Quick Take: Does Psychology Really Matter?

Hoo boy. Here’s a guy who knows how to rattle cages.

Check out this blog post by Adam Mastroianni at Experimental History proposing that the entire discipline of Psychology is meaningless (note: to get to the article you have to set up a free account).

The argument boils down to this: Some of the highest profile stuff in modern Psychology has been shown to be fraudulent or impossible to replicate. And yet the world keeps turning. As Elizabeth Gilbert and Nick Hobson of Big Think observed when pondering Mastroianni’s argument,

Eliminating natural selection would upend biology; uncovering that the periodic table is unreliable would derail chemistry; cutting Einstein’s discoveries would have huge ripple effects in physics. Not so, it seems, with the field of psychology: There’s been no fundamental shift in our understanding of the human mind, brain, or behavior.

I’m not here to pile onto Psychology or to revive an old debate about whether behavior analysis is, or should be, part of it. I have a fondness for many parts of Psychology and therefore hope you’ll read a partial retort to Mastroianni in that Big Think piece. Also check out this reflection on when and whether the science celebrated in Nobel Prizes matters.

But let’s take what Mastroianni’s doing at face value and ask ourselves: How would you know if a discipline was succeeding as a science and contributing as a force for good in society? How, objectively, would you verify that it matters? At the least Mastroianni’s argument may persuade you that it’s maybe not as simple as you might think.

Which raises a question I hope to pursue in depth in a future post: How, in objective terms, might we measure the value of behavior analysis? When I say “objective terms” I mean pointing to outcomes on whose importance everyone, including people who might not start out as our fans, can agree. This means immediately dropping a common approach, which is to suggest that we are philosophically superior (our approach to things like measurement and defining cause-effect relationships is better than what other people — including a lot of Psychologists — use). Philosophical arguments are by their nature debatable.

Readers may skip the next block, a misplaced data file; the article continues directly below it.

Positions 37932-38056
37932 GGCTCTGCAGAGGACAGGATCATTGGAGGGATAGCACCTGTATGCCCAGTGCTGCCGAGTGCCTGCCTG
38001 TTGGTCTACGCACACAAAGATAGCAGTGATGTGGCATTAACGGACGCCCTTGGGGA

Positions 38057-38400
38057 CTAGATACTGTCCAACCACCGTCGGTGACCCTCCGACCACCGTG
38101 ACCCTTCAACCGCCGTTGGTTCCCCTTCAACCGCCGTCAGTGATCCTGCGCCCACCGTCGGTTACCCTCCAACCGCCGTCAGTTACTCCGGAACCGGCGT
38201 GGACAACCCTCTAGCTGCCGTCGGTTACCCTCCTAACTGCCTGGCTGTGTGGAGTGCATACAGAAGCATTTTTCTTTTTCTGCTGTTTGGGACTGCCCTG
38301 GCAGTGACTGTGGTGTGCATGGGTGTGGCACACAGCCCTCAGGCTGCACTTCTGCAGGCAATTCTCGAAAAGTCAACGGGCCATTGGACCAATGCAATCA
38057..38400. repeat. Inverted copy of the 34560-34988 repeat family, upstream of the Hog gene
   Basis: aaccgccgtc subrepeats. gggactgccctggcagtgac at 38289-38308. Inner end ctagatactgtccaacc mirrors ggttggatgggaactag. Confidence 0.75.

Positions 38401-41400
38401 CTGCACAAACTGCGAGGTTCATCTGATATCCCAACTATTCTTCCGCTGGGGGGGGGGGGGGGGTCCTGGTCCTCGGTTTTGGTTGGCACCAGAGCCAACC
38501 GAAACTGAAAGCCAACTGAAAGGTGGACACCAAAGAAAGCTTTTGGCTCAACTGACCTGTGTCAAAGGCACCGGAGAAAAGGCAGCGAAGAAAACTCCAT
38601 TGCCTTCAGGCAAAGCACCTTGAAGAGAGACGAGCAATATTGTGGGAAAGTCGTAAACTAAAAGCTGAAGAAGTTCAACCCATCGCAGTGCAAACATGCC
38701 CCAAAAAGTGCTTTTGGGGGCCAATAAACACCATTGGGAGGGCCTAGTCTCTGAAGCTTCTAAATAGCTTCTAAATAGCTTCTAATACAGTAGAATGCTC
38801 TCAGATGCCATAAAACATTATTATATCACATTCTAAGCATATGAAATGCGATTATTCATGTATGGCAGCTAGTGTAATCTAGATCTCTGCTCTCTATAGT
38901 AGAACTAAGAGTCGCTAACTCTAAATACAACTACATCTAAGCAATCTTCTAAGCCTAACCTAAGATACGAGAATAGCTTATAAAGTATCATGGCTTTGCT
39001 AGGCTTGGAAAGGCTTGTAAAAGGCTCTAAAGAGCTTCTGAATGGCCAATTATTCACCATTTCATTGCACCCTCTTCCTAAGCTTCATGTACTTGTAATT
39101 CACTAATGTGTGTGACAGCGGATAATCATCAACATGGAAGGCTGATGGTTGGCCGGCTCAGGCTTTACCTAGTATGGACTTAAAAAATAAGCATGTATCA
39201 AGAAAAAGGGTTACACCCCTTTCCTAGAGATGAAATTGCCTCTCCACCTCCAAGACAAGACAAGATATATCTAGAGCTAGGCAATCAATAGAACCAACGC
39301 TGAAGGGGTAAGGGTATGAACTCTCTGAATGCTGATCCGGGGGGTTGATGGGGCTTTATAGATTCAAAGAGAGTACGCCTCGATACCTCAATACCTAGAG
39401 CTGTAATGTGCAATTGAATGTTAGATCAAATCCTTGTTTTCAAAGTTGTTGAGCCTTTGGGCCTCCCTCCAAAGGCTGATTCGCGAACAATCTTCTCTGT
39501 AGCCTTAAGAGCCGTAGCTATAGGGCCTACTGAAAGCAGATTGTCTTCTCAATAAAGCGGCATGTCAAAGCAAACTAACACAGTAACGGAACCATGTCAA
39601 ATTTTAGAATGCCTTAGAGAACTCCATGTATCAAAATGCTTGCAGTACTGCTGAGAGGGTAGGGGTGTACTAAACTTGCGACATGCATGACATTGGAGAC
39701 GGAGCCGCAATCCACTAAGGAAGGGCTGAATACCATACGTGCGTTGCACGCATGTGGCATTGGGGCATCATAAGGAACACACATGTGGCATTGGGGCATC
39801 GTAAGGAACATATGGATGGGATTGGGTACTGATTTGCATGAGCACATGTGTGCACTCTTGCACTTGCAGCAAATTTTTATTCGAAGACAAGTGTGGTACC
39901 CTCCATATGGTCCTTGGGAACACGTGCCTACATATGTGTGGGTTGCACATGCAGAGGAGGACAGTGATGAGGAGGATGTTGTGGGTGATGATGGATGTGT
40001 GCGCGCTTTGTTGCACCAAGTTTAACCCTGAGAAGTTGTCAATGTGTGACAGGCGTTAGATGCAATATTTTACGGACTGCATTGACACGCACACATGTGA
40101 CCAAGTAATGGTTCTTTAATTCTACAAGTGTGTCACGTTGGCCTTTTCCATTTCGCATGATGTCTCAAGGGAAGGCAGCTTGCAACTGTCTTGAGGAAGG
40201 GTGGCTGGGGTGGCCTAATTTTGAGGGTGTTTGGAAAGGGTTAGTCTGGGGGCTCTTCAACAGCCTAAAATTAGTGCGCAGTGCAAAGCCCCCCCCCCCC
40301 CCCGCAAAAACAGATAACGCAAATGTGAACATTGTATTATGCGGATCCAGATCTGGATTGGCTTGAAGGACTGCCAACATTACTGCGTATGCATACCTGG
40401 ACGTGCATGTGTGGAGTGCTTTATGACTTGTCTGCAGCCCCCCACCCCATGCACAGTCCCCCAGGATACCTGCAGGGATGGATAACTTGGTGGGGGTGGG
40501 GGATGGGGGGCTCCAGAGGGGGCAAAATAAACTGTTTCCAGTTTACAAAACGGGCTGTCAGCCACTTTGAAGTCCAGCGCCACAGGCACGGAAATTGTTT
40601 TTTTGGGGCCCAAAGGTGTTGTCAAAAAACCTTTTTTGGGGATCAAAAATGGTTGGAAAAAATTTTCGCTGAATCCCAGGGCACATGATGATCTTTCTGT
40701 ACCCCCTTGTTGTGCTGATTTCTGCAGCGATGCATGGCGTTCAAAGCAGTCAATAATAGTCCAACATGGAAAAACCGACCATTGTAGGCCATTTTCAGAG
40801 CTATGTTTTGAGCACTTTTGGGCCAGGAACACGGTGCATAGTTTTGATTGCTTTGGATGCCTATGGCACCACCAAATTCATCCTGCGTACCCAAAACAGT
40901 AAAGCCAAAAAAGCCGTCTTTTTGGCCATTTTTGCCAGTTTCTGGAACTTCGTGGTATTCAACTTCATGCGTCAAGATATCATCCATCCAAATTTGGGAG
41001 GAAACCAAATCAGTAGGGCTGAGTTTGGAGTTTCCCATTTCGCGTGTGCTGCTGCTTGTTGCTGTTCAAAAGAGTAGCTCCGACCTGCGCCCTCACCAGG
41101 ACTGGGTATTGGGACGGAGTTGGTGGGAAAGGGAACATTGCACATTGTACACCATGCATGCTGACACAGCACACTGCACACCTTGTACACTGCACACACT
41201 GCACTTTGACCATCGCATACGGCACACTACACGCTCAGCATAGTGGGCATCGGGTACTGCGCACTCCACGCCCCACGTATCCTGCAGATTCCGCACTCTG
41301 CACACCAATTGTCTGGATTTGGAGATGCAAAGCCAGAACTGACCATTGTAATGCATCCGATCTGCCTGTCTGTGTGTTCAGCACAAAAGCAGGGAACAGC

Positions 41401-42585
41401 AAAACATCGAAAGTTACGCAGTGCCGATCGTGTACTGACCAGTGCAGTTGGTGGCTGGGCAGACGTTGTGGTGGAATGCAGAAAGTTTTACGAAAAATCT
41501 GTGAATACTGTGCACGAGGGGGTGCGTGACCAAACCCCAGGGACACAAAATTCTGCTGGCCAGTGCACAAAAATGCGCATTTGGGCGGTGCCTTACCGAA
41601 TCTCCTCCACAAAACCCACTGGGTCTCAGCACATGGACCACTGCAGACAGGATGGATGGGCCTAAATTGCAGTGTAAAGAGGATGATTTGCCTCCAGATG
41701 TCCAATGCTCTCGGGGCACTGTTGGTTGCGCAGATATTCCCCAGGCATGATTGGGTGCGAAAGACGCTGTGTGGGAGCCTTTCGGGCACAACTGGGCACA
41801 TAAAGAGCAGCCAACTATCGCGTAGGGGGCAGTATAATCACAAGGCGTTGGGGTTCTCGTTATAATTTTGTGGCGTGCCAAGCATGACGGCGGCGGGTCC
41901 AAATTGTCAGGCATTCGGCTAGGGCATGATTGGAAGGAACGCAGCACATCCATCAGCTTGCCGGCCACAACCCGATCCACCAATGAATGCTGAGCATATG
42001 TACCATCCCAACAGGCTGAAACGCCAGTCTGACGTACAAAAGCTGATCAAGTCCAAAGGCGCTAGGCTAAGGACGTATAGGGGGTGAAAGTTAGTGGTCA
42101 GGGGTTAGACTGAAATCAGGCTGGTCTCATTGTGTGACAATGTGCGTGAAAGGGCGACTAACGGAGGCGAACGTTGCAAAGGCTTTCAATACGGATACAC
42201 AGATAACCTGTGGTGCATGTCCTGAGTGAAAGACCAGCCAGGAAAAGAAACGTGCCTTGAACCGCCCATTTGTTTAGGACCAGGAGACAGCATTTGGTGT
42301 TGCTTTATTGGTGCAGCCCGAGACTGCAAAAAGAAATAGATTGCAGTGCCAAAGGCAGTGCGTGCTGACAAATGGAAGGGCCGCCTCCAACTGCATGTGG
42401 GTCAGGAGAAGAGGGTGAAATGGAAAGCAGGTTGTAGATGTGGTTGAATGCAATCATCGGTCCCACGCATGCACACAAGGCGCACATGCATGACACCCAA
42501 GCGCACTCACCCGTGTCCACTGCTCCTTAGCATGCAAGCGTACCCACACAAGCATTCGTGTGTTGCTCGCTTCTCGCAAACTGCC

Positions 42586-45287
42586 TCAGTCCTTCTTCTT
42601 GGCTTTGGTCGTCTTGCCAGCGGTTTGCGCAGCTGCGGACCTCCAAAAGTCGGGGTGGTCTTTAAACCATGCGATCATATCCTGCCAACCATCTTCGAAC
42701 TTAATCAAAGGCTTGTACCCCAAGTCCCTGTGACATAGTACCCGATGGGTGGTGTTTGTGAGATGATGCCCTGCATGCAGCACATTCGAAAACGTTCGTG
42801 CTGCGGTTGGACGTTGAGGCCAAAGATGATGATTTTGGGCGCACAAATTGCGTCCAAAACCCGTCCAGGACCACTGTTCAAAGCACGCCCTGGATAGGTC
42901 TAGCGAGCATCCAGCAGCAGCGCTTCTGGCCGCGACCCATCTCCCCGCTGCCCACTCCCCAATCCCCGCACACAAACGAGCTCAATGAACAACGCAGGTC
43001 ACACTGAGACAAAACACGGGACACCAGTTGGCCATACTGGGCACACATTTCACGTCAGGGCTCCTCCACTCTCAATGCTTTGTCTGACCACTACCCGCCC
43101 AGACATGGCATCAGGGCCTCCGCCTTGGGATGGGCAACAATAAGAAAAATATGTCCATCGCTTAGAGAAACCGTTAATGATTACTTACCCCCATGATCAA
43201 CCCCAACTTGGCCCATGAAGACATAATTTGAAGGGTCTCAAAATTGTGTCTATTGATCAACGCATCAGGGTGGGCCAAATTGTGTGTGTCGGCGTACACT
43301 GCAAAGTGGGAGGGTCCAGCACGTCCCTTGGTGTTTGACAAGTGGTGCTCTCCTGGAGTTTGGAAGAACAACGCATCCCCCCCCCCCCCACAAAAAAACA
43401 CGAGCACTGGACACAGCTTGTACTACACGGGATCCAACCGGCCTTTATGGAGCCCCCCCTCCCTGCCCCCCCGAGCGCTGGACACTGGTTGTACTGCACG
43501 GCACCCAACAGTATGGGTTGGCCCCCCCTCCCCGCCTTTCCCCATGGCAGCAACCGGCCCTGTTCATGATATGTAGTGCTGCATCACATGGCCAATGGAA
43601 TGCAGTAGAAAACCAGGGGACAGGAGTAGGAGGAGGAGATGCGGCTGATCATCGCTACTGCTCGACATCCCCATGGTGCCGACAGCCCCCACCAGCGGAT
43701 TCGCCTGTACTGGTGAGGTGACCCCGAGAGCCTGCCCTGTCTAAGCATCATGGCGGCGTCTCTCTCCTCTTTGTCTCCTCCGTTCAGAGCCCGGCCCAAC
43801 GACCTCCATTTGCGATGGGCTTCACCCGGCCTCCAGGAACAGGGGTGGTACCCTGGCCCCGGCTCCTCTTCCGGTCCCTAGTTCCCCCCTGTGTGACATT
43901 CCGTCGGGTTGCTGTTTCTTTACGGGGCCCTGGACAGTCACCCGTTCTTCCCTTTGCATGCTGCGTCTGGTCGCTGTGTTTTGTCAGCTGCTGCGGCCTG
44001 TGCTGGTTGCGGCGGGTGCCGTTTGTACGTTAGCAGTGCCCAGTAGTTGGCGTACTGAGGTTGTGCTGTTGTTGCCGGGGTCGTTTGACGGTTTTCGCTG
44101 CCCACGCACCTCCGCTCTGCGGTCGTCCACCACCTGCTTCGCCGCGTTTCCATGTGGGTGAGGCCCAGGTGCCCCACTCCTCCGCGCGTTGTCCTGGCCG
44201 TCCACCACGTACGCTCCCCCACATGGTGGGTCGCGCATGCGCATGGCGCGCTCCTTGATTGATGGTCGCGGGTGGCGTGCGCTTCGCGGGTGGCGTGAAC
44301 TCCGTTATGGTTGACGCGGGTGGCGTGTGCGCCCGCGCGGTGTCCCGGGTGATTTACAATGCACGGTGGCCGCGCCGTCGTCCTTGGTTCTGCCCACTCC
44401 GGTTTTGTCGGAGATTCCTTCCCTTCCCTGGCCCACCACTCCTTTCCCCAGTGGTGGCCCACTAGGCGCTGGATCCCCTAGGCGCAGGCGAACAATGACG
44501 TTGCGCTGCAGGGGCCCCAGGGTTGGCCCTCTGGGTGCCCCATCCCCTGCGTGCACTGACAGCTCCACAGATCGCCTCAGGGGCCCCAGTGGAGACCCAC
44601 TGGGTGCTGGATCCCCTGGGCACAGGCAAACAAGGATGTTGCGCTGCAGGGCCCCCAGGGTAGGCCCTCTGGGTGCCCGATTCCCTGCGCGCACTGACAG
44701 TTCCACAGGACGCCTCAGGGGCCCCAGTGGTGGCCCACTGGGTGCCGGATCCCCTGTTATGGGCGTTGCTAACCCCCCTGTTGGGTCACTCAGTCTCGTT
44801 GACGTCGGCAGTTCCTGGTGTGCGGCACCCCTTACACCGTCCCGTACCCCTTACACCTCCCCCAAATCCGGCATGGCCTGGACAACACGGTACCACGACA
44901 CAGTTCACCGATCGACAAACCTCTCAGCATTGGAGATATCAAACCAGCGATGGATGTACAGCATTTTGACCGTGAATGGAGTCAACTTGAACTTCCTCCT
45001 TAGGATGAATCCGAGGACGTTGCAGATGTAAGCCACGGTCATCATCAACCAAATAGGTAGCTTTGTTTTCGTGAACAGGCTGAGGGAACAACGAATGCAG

And we probably have to eschew that old favorite strategy for demonstrating social relevance, the conceptual analysis, because it’s a form of interpretation, and interpretation is not evidence-based and therefore, by its nature, debatable.

We probably have to use data, but what kind of data? Contemporary behavior analysis is the culmination of almost 100 years of systematic research that has revealed a ton of functional relations. Few would debate that the data exist, but how many people have been persuaded by them that our science is important? Where basic behavior science is concerned I suspect we could do better in persuading the world that we’re studying — and illuminating — important stuff. Where applied science is concerned, we’ve definitely made some societal inroads, but much of our work disproportionately targets tiny slices of the overall population, so how “important” does that look to people on the street? Even if they agree we’re addressing important problems, would they say what we do is more valuable than other approaches? After all, most of our effectiveness evidence comes in the form of studies showing that treatment works better than no treatment — we don’t actually have a lot of relative effectiveness data.

There may be answers to all of this but in this quick post I wish only to get you thinking. Just be aware that to have the discussion that I hope can flow from this post requires theory of mind. In defending the value of our discipline, I think we’re extremely good at crafting arguments that we like to hear. But I’m not sure these arguments meet other people where they are or speak to their needs and values. Anyway, expect more on this eventually, but as a starting point, I would be thrilled to learn that your seminar students dived down this rabbit hole or that an intellectual barroom brawl erupted when you brought this up to your behavior analysis colleagues. Feedback requested!